NBC News Now’s ‘Top Story’ debuts with dark look, bright accents
The show kicked off with approximately 90 seconds of tease headlines with imagery wrapped with an amber-orange rounded rectangle frame and a bold text headline in the lower left with a teal border segment that “snakes” around the text box.
Between each story tease, the views zooms out and shifts to another frame featuring the next story, with it enlarging to fill most of the screen.
The effect is similar to a menu screen on a streaming box, with each rectangle representing an “app” or “channel.”
“Top Story” also features a summary style segment called “Newsfeed,” another nod to the “new” media landscape.
Much of the text in the show’s look is animated using a combination of flashes of oversized lettering and segmented reveal effects.
After the teases, the view zooms in on an animated NBC News Now logo — which is different from the one used throughout the rest of the channel’s day.
It features a spinning “loading” effect in the colors of the peacock feathers that eventually resolves into the peacock, sitting on top of the service name set in what appears to NBC’s bespoke Wordmark font.
The lockup has the word “Now” larger under the “NBC News” letters, along with a thick underline. This logo, however, is different in that it doesn’t have the red box for the word “Now.”
NBC News Digital did not respond to a request for comment if this new look will be used on other programming, but as of now the red boxed version is still being used outside of “Top Story.”
A similar animation is used for the bug that appears in the lower right corner of the screen.
The rest of the show appears to use the Founders Grotesk font family, including for video wall and insert graphics.
After that logo appears, the show’s stylized logotype is shown before cutting to the studio.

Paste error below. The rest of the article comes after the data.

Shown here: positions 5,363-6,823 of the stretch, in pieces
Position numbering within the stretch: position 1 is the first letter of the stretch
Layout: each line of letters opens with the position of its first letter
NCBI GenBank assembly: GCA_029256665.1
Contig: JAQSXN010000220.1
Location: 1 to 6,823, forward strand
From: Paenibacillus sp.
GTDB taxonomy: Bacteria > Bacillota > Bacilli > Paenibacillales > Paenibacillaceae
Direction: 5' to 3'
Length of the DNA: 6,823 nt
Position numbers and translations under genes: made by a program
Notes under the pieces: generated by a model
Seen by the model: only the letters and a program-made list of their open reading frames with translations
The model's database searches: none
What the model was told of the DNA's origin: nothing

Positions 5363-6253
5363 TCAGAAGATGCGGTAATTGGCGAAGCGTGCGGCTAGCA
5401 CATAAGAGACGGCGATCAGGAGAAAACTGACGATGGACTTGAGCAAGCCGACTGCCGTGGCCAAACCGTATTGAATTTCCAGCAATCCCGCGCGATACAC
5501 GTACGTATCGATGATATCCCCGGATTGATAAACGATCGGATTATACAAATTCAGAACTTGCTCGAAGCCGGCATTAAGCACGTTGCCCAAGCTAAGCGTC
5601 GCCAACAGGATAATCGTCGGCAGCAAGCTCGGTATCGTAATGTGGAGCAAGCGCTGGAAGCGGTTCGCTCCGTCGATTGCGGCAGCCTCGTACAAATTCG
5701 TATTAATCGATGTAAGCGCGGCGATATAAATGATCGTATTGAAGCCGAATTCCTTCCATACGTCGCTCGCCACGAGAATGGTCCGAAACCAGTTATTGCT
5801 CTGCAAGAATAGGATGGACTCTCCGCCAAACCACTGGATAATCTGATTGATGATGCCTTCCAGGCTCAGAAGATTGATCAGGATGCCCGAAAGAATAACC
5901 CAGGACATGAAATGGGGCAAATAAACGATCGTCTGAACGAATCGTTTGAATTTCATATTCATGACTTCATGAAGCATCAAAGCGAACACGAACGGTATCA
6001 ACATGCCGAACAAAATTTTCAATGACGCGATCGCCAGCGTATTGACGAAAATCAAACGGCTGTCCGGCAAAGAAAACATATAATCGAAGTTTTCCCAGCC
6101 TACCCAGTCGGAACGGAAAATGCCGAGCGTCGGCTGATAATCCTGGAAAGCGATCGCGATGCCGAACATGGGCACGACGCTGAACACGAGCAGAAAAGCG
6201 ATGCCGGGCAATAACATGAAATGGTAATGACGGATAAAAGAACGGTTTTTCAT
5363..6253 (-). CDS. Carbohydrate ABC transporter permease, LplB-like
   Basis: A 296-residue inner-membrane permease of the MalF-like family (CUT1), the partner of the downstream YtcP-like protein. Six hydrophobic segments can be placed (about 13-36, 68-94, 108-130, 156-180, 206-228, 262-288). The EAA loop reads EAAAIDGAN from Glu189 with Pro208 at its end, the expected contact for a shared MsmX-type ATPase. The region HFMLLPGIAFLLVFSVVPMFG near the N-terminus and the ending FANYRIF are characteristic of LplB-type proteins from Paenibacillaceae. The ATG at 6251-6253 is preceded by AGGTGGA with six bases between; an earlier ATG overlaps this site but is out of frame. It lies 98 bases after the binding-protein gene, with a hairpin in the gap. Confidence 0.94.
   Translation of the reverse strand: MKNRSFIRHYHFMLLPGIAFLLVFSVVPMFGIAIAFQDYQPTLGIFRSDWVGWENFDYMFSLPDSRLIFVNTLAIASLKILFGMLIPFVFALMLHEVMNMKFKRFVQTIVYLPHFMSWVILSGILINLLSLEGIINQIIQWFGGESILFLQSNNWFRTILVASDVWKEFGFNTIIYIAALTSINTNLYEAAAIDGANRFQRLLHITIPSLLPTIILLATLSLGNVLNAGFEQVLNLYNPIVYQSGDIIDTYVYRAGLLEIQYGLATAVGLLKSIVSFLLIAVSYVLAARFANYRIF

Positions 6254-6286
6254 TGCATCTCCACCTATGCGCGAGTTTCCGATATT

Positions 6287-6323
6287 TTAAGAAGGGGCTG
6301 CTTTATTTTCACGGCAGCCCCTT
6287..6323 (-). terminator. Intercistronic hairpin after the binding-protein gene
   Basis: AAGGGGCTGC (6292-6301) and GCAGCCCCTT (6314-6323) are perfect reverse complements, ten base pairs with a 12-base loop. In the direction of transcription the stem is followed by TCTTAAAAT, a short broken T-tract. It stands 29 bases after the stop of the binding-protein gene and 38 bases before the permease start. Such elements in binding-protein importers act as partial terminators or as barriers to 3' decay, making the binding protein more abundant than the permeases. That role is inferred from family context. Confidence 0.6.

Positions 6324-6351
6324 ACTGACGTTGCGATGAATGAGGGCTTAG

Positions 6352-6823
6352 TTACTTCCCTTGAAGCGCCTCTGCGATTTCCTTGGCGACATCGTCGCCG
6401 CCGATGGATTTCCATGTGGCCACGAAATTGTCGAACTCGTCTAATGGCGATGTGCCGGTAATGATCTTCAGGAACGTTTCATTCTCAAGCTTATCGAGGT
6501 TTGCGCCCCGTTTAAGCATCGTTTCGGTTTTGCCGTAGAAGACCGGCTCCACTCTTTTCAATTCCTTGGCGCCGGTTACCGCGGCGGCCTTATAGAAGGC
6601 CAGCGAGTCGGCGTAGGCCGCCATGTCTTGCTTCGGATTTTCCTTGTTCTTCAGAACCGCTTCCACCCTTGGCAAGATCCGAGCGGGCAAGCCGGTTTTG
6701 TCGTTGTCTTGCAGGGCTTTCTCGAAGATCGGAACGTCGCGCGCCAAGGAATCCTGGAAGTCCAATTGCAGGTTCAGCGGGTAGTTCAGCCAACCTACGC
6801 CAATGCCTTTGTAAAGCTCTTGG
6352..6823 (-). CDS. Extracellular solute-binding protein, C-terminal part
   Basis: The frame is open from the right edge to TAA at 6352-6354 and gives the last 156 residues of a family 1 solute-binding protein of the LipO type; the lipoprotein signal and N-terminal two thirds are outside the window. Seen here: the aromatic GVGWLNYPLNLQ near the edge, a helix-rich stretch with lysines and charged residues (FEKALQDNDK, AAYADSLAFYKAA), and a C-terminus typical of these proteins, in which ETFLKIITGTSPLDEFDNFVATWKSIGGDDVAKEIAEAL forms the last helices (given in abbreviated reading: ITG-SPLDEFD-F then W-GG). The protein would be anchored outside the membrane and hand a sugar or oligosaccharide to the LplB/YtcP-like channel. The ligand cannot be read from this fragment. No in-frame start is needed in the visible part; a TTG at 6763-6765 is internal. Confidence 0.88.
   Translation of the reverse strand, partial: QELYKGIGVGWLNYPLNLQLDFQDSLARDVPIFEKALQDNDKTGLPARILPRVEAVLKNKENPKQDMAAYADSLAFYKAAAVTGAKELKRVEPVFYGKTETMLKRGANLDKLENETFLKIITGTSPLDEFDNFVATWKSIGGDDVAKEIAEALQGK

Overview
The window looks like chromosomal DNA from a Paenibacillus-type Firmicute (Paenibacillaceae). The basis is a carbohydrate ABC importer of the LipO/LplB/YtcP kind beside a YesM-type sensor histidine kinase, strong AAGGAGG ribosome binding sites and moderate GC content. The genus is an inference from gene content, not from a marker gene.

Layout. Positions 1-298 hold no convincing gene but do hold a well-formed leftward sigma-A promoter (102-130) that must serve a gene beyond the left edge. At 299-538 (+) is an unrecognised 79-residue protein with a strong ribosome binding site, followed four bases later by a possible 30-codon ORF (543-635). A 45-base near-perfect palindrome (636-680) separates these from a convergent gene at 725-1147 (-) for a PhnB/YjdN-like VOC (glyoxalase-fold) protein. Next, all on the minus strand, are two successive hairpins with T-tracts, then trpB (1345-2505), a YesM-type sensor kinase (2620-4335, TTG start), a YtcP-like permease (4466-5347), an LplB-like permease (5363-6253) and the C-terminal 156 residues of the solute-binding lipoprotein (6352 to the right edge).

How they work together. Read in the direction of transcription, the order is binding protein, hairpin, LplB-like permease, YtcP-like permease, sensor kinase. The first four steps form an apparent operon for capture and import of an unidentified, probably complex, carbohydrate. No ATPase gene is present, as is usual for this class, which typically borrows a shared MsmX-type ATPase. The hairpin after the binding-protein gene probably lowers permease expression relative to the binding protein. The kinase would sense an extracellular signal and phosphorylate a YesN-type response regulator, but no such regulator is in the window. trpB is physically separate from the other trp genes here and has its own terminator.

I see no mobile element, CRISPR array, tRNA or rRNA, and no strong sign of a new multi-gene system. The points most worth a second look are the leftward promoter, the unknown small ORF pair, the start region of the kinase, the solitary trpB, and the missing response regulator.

The show kicked off with a handheld shot walking quickly toward Llamas, who was standing to introduce the show’s lead.
“Top Story” broadcast from the semi-enclosed part of Studio 4E that overlooks the network’s main newsroom inside 30 Rockefeller Center, though the newsroom backdrop wasn’t used and it appeared the view was mostly obscured thanks to blue uplighting.
Instead, the broadcast relied heavily on the two LED video walls installed on in the space while also leveraging its bold red glass topped anchor desk with a polygonal base.
Video wall backdrops were a dark blue with boxed monochrome satellite imagery of major cities along with repeating text and red accent rules.
The show’s logo was often positioned to one side of Llamas, though at times the shot wasn’t quite framed correctly and his body covered part of it.
When needed, a curved rectangular frame could “pop out” of the same area as the logo with video, photos and text pertaining to the story in question.
Lower third insert graphics were comparatively small, especially considering the broadcast is likely to be viewed on a smaller screen tablets and smart phones. The clear glyphs in the font, however, could at least partially make up for that.
The show also appears to avoid “squeezing” extended lines of text into a single banner, unlike many other lower thirds on air today.
The graphics continued the rounded rectangular corners, but were centered in the screen, more within the 4:3 safe area. They graphics have the option to have a tier of text reversed out of the border color along the top, along with either one or two lines inside the box below.
Banners can enter the screen and switch with animations using transparent oversized typography, “snaking” borders and a slight “shrinking” text effect.
For “coming up” teases, large bold text with reduced letter spacing appears on screen against a gradient background to ensure text remains legible.
Also included in the look are fullscreens that can be used for pull quote style graphics, maps, charts and other similar elements.
These use a deep blue background with a thick white border on the left side with “Tom Llamas” microtext, a thin rule, dot accents and a solid color peacock before curved inward near the top.
Llamas’ premiere show featured multiple in-studio guests who joined him at the anchor desk, providing wide views of the studio and its various map themed background graphics.